While it may be true that I do not exist, what can be said to exist in place of the ‘I’ can not be said or understood. If it has been said or understood, it exists as a human conception of the actual referent in question. The referent in question have no ultimate reference but only relational references to those who question it. Thus, things are empty but exist; but they do not exist with some absolute being, essence, or physical/metaphysical boundary. So it seems almost incorrect to use the word ‘exist’ because the word presupposes the referents as having ‘being’, essence, and physical/metaphysical boundaries. As Unger posits, things exist ontologically relative. This seems to make much of historical philosophy fruitless in the attempts to discover a kind of absolute reality; better later than never, I suppose. It might be said (assuming you agree with this post) that the Buddha was thousands of years ahead of his time. This is not to say that ideas like this were only present with the Buddha. They must have surely existed before he sat down under the Bodhi tree.
I had a dream that I saw you again. It was devastating because it felt like a loved one had resurrected from the dead. A second chance? My dream wasn’t clear on that. But it was a second time to experience myself with you again. I Didn’t know what to do with myself, but cry in my dream. And then your hand reached out and touched my hand. And I spent a good minute or so feeling, holding, and intertwining my hand with yours. And the sense-experience felt the same as if I had actually touched you in reality. I can still remember what your hand felt like.
how do I move on when you felt like home? I feel like I’ll die always hoping to return.
it wasn’t really a sudden revelation, no, i’ve been vegetarian/vegan since my teens. of course, aligning my principles with my practical life effectively is something that requires constant attention, prone to mistakes and hypocrisy. those are some contingent issues. but on a ‘philosophical’ level it makes sense to me because i subscribe to a respect-based view about moral treatment overall. i’m not a big fan of utilitarianism or welfare-centric ethics. i aspire to treat my fellow human beings based on respect, I don’t think any person fundamentally out-values the other, and it is not only human beings who can be recipients of moral consideration. nonhuman beings also deserve respect- treating them instrumentally violates that principle. there are certainly many differences between the human species and the multitude of nonhuman ones, but i am more interested in what binds, rather than separates, them.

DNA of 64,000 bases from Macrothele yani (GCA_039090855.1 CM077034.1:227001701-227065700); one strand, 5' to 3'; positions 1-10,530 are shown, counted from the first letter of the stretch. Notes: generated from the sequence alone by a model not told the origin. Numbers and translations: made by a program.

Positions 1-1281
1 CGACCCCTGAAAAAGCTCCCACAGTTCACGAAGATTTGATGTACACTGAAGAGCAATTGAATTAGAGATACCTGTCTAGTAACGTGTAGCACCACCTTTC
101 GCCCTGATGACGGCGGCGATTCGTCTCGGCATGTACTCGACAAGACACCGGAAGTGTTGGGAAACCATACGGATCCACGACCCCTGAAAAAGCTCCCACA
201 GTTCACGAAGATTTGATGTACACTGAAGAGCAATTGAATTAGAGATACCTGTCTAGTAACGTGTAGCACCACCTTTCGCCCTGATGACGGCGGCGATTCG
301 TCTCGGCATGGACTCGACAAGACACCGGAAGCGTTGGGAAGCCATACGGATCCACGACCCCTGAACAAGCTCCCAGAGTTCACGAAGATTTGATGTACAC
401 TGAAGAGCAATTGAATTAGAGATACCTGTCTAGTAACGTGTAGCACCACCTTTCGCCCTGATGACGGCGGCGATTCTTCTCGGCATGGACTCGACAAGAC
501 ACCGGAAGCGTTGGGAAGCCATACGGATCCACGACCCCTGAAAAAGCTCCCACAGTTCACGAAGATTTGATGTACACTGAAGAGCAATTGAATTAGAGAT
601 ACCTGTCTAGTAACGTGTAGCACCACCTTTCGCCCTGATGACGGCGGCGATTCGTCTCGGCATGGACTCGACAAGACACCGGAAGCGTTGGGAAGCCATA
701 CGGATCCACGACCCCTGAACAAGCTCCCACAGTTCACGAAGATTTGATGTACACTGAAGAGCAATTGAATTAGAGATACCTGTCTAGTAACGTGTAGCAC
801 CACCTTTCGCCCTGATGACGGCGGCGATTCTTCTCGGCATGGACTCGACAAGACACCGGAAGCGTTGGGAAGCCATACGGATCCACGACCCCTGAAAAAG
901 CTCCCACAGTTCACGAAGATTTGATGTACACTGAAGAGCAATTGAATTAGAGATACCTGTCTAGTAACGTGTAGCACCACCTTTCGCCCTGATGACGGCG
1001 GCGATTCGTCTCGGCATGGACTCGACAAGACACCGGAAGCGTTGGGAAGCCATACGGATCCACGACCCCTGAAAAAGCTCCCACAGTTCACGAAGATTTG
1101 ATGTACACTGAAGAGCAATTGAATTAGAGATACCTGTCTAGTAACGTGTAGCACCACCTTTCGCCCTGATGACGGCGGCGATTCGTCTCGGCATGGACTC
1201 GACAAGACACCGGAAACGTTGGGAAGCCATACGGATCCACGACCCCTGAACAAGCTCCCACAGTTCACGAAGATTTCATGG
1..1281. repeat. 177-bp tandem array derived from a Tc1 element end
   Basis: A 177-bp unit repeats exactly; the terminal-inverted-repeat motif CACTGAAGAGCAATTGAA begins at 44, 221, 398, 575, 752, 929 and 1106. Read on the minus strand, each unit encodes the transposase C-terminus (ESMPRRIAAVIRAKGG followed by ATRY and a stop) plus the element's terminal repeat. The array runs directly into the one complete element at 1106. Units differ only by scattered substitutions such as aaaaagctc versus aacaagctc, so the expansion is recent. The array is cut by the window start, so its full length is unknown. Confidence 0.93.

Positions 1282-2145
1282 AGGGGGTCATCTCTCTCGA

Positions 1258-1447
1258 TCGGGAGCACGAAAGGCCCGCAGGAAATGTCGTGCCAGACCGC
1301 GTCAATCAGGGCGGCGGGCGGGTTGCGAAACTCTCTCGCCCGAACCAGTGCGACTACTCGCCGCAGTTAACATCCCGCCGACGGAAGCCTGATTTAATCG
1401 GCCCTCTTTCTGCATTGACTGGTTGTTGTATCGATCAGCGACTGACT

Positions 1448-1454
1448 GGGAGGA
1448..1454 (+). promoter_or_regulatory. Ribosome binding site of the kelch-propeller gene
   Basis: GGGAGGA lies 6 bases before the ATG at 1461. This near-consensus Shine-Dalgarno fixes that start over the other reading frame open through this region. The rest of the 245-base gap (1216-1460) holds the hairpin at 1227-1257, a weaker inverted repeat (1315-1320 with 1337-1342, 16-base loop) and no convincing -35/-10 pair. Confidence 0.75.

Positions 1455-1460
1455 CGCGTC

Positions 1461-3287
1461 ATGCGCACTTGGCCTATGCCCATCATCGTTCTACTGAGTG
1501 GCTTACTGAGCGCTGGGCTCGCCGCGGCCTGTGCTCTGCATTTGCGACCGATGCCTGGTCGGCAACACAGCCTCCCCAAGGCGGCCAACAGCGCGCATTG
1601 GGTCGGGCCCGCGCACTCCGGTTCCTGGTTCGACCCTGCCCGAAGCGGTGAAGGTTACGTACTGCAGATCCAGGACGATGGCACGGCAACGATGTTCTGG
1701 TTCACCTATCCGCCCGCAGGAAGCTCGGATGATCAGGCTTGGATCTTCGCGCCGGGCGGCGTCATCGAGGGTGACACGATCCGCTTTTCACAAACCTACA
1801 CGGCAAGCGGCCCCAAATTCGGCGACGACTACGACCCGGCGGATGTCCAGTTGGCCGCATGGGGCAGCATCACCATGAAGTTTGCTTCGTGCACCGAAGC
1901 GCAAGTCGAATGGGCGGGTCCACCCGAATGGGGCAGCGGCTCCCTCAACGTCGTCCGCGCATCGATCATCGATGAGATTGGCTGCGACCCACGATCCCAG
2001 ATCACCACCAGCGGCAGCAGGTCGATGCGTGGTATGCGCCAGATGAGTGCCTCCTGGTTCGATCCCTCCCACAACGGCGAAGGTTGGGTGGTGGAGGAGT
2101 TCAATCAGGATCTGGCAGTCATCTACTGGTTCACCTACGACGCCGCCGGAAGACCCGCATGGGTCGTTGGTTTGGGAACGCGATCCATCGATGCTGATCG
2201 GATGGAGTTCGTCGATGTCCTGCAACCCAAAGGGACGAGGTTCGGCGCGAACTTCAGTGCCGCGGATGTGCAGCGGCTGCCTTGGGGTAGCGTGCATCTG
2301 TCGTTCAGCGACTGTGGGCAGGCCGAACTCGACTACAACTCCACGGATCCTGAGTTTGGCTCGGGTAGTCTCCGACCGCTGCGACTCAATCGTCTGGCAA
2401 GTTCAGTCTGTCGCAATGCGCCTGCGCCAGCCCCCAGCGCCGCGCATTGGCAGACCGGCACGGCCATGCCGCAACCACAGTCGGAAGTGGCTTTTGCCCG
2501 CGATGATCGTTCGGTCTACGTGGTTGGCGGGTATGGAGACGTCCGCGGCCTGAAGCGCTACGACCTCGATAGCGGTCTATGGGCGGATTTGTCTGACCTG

I don’t think nonhuman animals are necessarily discounted from moral consideration just because they cannot participate in human systems of morality, since they can still be subject to the moral decisions of humans. we use all kinds of nonhuman animals for food, companions, entertainment, science, medicine, fashion, etc., it seems bizzarre to say consequences of their exploitation are not worth our concern because they ‘don’t know’ or ‘don’t feel’ or that ‘we are entitled to’ or some other assumption designed to result in the erasure of nonhuman entities. I think much of the objection to it is just skepticism about nonhuman sentience, behaviour, consciousness, and too much optimism about the rightfulness of our own choices and capacities in our general conduct. this, alongside the denial of responsibility, is convenient for us, even benefits us- but at the expense of nonhuman others. to be entrenched in practices that implicate and interfere with nonhuman animals, and yet simultaneously refuse to acknowledge we have been complicit-directly and indirectly- for the detriments caused to them, strikes me as wrong. I mean this is the simple summary of what I think but yeah…
I don’t think my view is a popular one, and it’s occasionally misconstrued by others, but I’m mostly neutral about that because how people live is their choice. I have friends who agree with some of these views, at least to some extent, and friends who don’t, and I don’t know many professors who are interested in the topic particularly.
The focus for me is not about making it personal or ‘judging’ but rather to be open about one aspect of my life which isn’t about me. The possbility that respect might not be limited to agents of the homo sapiens variety is a benign suggestion, with a fair amount of empirical backup that can vouch for their interests if one cares to peruse the scientific journals. at least, I don’t think many scholarly articles seriously decry the significance of nonhuman value. but it’s kind of sad that so often the point of wanting to extend compassion is taken as an offensive and radical view.